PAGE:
clock menu more-arrow no yes mobile

Filed under:

Jerome Boateng has to start for Bayern Munich, even if it puts Euro 2016 in jeopardy

Pep Guardiola needs all of his best players on the field in Wednesday’s second leg, and that includes Jérôme Boateng no matter what the defender’s fitness level is.

Alexander Hassenstein/Getty Images

The return of Jerome Boateng over the weekend made a lot of people happy. The defender, out since January with a groin injury, played a full hour for Bayern Munich in their 1-1 draw against Borussia Mönchengladbach, and that hour of football opened the range of possibilities not only for his club, but also for his country.

The level of Boateng’s quality makes him extremely valuable for both of his coaches, Pep Guardiola with Bayern Munich and Joachim Löw with the German national team. Surely the minds of both coaches were racing when the 27-year-old defender twirled his fingers asking to be subbed off on Matchday 18, and his appearance against Gladbach restored the title dreams of the two.

However, with one appearance under Boateng’s belt, Guardiola has to make a key decision that will affect the title prospects of both Bayern and Germany: risk his defensive centerpiece in the second leg against Atlético Madrid and live with the prospect of Boateng getting injured again, or sit his star defender and hope his possible replacements David Alaba, Javi Martínez and Medhi Benatia can get the job done. The magnitude of this midweek match makes the decision pretty simple – even if Löw doesn’t like it – for Bayern cannot take the field without their best defender in the biggest match of the Guardiola era.

The downside for risking Boateng on Tuesday is obviously bigger for the German national team – Löw would be gutted if he did not have Boateng leading his defense at the Euros – but there is significant downside for Bayern as well. Should Boateng need to be substituted early in the game, Guardiola would have to use one of his valuable substitutions in the first half. Substitutions played a key role in Bayern’s comeback against Juventus, so not having one for late in the game or extra time would be a big disadvantage.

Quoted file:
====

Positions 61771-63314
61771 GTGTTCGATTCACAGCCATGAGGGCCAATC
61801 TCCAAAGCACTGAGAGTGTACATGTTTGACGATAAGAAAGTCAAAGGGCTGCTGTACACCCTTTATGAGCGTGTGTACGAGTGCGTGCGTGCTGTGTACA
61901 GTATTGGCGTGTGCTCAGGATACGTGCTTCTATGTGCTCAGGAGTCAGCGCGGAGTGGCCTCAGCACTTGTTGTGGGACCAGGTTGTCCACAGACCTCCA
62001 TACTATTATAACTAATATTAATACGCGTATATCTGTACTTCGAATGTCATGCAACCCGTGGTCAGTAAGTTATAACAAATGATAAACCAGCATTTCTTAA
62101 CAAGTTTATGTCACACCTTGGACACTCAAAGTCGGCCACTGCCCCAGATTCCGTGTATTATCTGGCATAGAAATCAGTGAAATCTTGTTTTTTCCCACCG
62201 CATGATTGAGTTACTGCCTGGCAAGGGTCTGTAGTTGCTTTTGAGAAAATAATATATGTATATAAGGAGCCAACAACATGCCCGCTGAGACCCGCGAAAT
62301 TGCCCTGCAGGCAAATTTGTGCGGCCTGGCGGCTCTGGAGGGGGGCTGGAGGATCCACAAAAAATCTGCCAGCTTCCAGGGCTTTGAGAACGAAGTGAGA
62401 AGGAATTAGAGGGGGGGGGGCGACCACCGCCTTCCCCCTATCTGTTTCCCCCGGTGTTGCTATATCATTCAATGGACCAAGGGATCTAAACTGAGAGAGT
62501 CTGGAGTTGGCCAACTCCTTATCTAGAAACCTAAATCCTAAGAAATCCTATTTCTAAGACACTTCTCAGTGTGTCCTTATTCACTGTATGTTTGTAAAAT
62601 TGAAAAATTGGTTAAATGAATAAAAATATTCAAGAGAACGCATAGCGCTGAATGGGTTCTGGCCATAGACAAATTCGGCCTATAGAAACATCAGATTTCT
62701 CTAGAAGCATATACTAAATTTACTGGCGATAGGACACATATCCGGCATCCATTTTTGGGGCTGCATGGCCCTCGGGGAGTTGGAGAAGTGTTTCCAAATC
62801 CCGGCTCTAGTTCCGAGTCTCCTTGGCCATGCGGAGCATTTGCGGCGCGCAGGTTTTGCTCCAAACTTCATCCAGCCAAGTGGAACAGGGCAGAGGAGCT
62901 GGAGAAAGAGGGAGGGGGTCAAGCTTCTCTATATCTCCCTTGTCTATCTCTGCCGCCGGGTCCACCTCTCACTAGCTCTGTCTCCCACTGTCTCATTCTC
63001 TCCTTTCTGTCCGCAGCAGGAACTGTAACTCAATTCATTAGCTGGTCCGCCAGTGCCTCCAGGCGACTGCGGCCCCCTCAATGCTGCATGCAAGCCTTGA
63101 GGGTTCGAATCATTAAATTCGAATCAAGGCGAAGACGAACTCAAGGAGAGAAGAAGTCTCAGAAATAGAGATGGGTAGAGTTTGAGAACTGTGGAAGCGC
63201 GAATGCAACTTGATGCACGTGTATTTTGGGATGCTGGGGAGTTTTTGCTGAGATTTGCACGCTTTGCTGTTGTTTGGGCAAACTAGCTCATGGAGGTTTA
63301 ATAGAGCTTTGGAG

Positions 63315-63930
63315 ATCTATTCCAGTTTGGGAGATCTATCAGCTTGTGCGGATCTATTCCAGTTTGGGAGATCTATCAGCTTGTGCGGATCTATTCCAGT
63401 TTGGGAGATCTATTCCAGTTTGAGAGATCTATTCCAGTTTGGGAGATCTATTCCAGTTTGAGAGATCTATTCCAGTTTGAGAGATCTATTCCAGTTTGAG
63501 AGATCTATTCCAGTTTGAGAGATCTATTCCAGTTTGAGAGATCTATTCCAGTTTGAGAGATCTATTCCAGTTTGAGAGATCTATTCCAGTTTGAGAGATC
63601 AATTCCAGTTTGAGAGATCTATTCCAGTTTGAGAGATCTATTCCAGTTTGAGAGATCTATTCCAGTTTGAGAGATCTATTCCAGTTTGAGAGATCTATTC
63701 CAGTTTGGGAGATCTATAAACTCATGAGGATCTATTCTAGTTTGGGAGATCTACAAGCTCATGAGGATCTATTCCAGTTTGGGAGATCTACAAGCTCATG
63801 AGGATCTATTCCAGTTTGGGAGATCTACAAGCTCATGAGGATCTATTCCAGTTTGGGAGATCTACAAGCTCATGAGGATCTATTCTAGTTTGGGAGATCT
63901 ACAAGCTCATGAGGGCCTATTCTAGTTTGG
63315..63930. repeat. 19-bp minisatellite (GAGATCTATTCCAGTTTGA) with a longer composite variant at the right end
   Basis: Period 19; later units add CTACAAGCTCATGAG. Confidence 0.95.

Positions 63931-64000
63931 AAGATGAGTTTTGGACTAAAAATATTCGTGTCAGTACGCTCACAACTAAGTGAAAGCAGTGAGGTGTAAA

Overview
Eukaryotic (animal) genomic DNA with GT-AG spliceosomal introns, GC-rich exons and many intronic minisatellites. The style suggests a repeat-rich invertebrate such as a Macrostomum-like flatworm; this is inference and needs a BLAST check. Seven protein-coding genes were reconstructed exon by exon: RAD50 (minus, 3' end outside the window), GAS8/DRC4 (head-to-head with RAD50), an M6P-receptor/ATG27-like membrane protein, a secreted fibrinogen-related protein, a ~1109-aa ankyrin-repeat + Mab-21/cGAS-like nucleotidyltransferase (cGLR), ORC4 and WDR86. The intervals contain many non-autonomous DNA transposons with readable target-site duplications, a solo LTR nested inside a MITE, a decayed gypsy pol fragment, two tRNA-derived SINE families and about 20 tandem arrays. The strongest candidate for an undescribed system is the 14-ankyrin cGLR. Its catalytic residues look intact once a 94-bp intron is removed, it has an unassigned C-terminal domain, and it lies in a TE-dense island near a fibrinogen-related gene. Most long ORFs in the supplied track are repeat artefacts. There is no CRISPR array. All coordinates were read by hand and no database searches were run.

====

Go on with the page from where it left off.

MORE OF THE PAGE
The upside of Boateng’s inclusion is still too big to ignore, especially against this kind of attack. The defender had an embarrassing moment in Barcelona a year ago when Lionel Messi made him fall on his behind, but Boateng is more qualified to stop the kind of shot Saúl Ñíguez unleashed in the first leg than any of Bayern’s other defensive pieces. His combination of strength and agility provides Guardiola with a versatile defensive piece, an imposing presence that could match Atléti’s physicality.

The Bayern coach admitted before the Gladbach game he has deferred to Boateng in regards to his readiness for game action. Boateng kept himself out of Bayern’s match against Hertha Berlin before the Champions League semifinals, but he must have felt ready to go over the weekend. Perhaps Boateng planned his return that way on purpose, delaying it long enough to prepare himself for the decisive second leg in the Champions League.

Even if the defender is good to go, Guardiola knows he may run into limitations when it comes to his defender. In his press conference on Monday, he could not give a straight answer when a reporter asked him if Boateng could play a full 120 minutes. "We don’t know how long Boateng will hold up," he said. "We will have to see how the game plays out."

One can easily understand Löw’s reserve should Boateng be included in the second leg, for the Germany coach has his eyes firmly set on getting the national team another major title. Löw said in April he hoped "Bayern does not throw him back into competition too quickly. After such a long injury, they need to proceed a little more cautiously." However, Boateng could be one of the few players in footballing history with multiple Champions League titles – and a World Cup title to boot – so Löw’s apprehension would have to be put on hold.

Guardiola has also disregarded national team ambitions for trophy chances before. In 2014, Franck Ribéry played 68 minutes in the DFB-Pokal final against Borussia Dortmund despite the fact the Frenchman was experiencing back issues. Ribéry went on to miss the World Cup for France, but Bayern won the German Cup to complete their domestic double in the 2013/14 season.

The stakes are now higher than ever, and with four games left on Bayern’s schedule – five if they complete their Champions League semifinal comeback on Tuesday – Guardiola needs to have his best players on the field. Boateng has to be one of those hands, for Bayern’s Champions League requirements are just too great.

Sign up for the newsletter Sign up for the Bavarian Football Works Daily Roundup newsletter!

A daily roundup of Bayern Munich news from Bavarian Football Works